Are Markups Too High? Competition, Strategic Innovation, and Industry Dynamics
87 Pages Posted: 6 Oct 2019 Last revised: 9 Jul 2020
Date Written: August 1, 2019
Since the 1970s, there have been significant changes in firm dynamics within and across industries in the US. Industries are increasingly dominated by a small number of large firms ("superstars"). Markups, market concentration, profits, and R&D spending are increasing, whereas business dynamism, productivity growth, and the labor share are in decline. We develop a unified framework to explore the underlying economic mechanisms driving these changes, and the implications for economic growth and social welfare. The model combines a detailed oligopolistic competition model featuring endogenous entry and exit with a new Schumpeterian growth model. Within each industry, there are an endogenously determined number of superstars that compete a la Cournot and a continuum of small firms which collectively constitute a competitive fringe. Firms dynamically choose their innovation strategy, cognizant of other firms' choices. The model is consistent with the changes in the macroeconomic aggregates, and it replicates the observed hump-shaped relationship between innovation and competition within and across industries. We estimate the model to disentangle the effects of separate mechanisms on the structural transition, which yields striking results: (1) While the increase in the average markup causes a significant static welfare loss, this loss is overshadowed by the dynamic welfare gains from increased innovation in response to higher profit opportunities. (2) The decline in productivity growth is largely driven by the increasing costs of innovation, i.e. ideas are getting harder to find.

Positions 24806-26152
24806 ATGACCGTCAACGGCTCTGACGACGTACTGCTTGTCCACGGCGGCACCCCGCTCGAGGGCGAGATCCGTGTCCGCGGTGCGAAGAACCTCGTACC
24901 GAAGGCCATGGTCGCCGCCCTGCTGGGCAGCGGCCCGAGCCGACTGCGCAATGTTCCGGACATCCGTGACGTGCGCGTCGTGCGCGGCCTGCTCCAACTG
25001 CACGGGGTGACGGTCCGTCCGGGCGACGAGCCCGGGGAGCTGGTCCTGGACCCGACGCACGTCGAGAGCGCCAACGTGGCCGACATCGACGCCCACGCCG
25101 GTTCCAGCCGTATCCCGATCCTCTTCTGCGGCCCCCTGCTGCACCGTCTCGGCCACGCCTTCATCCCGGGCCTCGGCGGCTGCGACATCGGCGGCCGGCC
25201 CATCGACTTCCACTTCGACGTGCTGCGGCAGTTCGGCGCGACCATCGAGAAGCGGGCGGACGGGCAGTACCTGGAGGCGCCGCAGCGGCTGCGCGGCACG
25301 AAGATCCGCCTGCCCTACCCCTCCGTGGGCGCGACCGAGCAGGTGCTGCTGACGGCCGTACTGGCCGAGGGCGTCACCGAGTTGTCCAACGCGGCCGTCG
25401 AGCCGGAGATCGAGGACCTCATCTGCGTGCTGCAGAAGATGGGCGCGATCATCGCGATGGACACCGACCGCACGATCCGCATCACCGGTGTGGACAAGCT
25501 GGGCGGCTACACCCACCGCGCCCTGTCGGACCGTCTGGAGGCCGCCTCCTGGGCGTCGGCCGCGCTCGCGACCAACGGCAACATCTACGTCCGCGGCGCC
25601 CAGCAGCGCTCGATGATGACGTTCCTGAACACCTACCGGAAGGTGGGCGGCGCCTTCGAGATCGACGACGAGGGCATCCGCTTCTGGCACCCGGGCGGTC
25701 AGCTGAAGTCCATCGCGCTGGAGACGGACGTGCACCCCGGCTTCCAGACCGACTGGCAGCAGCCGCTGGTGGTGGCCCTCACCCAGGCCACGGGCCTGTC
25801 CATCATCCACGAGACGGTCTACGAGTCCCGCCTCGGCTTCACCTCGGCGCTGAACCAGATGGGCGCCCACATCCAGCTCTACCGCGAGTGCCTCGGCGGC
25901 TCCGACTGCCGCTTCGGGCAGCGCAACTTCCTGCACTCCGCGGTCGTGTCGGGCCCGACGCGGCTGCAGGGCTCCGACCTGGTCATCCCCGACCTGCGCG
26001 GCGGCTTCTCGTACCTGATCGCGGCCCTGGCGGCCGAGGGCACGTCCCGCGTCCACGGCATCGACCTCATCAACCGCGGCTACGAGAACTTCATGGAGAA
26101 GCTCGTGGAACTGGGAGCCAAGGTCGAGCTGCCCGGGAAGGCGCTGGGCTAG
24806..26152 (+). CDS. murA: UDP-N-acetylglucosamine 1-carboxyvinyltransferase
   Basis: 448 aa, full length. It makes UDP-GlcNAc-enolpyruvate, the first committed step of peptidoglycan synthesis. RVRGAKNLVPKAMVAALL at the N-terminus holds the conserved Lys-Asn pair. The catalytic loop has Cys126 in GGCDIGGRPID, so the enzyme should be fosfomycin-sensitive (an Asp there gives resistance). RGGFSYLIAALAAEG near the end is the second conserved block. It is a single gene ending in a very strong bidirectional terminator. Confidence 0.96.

Keywords: innovation, markups, growth, strategic investment, industry dynamics, business dynamism
JEL Classification: E20, L10, O30, O40
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